Archives     Advertise     Editorial Calendar     Subscribe     Contact Us    


Tennessee Infants Exposed to Hep C at Birth Often Not Tested for Virus


 
Susan Lopata, MD

Most Tennessee infants exposed to hepatitis C at birth are not later tested to see if they acquired the virus, according to a study by researchers at Monroe Carell Jr. Children's Hospital at Vanderbilt and the Vanderbilt Center for Child Health Policy.

Over the past few years, hepatitis C virus rates among pregnant women, likely a consequence of the country's opioid crisis, have grown substantially.

"The increase has largely gone unnoticed," said lead investigator Susan Lopata, MD, assistant professor of Pediatrics at Children's Hospital. "Given that the most common mode of transmission in the pediatric population is vertical transmission -- from mom to baby during pregnancy or during delivery -- the rising rates of hepatitis C among pregnant women signifies an emerging public health threat to children."

The findings, published in Pediatrics, are a result of a retrospective, cohort study that looked at infants enrolled in the Tennessee Medicaid program. Using data from birth certificates and hospital/doctor billing, investigators reviewed information from more than 4,000 subjects who were exposed to the virus during a 10-year period.

The results were disheartening.

"We wanted to see if children were being adequately tested per national guidelines and to see if there were factors associated with the differences in testing rates," said Lopata. "The guidelines call for hepatitis C-exposed infants to be tested at either 2 months old or at 18 months old. The gold standard is at 18 months."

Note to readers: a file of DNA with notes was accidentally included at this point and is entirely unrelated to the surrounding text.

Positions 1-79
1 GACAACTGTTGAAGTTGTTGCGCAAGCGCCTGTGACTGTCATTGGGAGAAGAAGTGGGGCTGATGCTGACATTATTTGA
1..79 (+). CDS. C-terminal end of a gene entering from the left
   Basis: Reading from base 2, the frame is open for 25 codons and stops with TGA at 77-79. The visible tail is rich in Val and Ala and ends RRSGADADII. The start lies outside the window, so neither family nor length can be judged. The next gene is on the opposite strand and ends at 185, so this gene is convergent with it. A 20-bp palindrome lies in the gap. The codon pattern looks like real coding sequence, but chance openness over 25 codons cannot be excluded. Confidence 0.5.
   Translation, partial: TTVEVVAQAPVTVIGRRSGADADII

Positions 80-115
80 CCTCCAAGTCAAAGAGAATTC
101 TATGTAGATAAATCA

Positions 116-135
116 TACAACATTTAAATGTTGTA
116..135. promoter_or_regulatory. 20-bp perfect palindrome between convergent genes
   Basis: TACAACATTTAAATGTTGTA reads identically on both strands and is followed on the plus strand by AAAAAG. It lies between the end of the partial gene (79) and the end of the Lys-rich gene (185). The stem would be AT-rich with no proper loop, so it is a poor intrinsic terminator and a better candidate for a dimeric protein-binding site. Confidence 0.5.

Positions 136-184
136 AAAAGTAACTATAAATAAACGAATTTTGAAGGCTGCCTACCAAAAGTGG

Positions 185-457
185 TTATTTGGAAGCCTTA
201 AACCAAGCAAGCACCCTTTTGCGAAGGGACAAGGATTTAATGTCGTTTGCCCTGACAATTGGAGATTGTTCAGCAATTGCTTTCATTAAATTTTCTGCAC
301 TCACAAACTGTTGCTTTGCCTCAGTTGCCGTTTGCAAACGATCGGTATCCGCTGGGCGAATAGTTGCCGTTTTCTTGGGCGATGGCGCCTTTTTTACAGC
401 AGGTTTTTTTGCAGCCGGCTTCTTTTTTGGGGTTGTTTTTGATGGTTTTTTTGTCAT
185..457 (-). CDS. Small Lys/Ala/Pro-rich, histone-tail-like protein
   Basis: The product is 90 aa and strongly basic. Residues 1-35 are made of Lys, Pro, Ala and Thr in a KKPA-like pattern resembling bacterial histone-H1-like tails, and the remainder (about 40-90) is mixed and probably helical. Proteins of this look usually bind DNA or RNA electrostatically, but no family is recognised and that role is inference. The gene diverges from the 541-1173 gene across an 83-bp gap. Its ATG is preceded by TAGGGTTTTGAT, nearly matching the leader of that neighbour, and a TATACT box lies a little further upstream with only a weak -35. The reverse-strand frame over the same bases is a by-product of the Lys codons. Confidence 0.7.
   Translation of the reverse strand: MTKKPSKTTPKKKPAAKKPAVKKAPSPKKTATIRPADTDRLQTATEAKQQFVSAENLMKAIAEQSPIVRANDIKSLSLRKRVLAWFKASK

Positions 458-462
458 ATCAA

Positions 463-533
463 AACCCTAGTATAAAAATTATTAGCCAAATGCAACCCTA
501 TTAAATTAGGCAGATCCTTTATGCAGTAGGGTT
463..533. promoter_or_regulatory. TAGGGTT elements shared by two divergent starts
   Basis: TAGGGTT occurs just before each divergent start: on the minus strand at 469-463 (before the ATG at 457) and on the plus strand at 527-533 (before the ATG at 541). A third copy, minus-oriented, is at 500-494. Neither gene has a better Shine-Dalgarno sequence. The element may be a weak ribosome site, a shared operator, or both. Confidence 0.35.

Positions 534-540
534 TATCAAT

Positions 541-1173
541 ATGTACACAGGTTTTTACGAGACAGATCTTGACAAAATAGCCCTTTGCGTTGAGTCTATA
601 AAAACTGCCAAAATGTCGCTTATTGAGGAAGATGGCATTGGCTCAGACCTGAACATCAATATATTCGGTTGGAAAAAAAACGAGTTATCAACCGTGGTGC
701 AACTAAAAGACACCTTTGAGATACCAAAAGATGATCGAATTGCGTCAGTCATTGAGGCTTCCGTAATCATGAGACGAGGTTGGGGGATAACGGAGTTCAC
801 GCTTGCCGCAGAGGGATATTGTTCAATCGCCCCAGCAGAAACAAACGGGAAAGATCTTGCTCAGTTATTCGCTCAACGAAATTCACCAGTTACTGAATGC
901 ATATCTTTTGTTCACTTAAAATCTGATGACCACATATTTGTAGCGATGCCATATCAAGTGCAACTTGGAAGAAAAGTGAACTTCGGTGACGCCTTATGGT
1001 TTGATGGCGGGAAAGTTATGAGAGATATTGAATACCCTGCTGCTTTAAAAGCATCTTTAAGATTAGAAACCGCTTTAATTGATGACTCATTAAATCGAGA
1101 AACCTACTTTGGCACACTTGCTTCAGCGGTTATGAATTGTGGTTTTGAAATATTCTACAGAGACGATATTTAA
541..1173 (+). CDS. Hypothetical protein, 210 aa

According to study results for Tennessee:

  • Fewer than 1 in 4 exposed children were tested.
  • Fewer than 1 in 5 exposed children were adequately tested.
  • Infants born to African American mothers were tested about 10% of the time.

"Many children were being missed or not adequately tested according to the medical guidelines," Lopata said. "We believe that by the time a child reaches 18 months of age, pediatricians aren't thinking about perinatal-acquired infections. They are looking at development milestones."

The focus of the study, funded by the National Institutes on Drug Abuse, was to see if children exposed to the virus either during pregnancy or during delivery received appropriate testing and to determine if hospital- and patient-level factors affected testing.

Stephen Patrick, MD, MPH, MS, director of the Center for Child Health Policy at Vanderbilt University Medical Center and senior author of the paper, said as the opioid crisis continues to spread, affecting more women and infants, there needs to be more focus on the complications of the opioid crisis, like hepatitis C.

"There's an urgent need to develop public health approaches to ensure we are treating women for hepatitis C infections before pregnancy, identifying infected women in pregnancy and ensuring all exposed infants are appropriately monitored," said Patrick, associate professor of Pediatrics and Health Policy.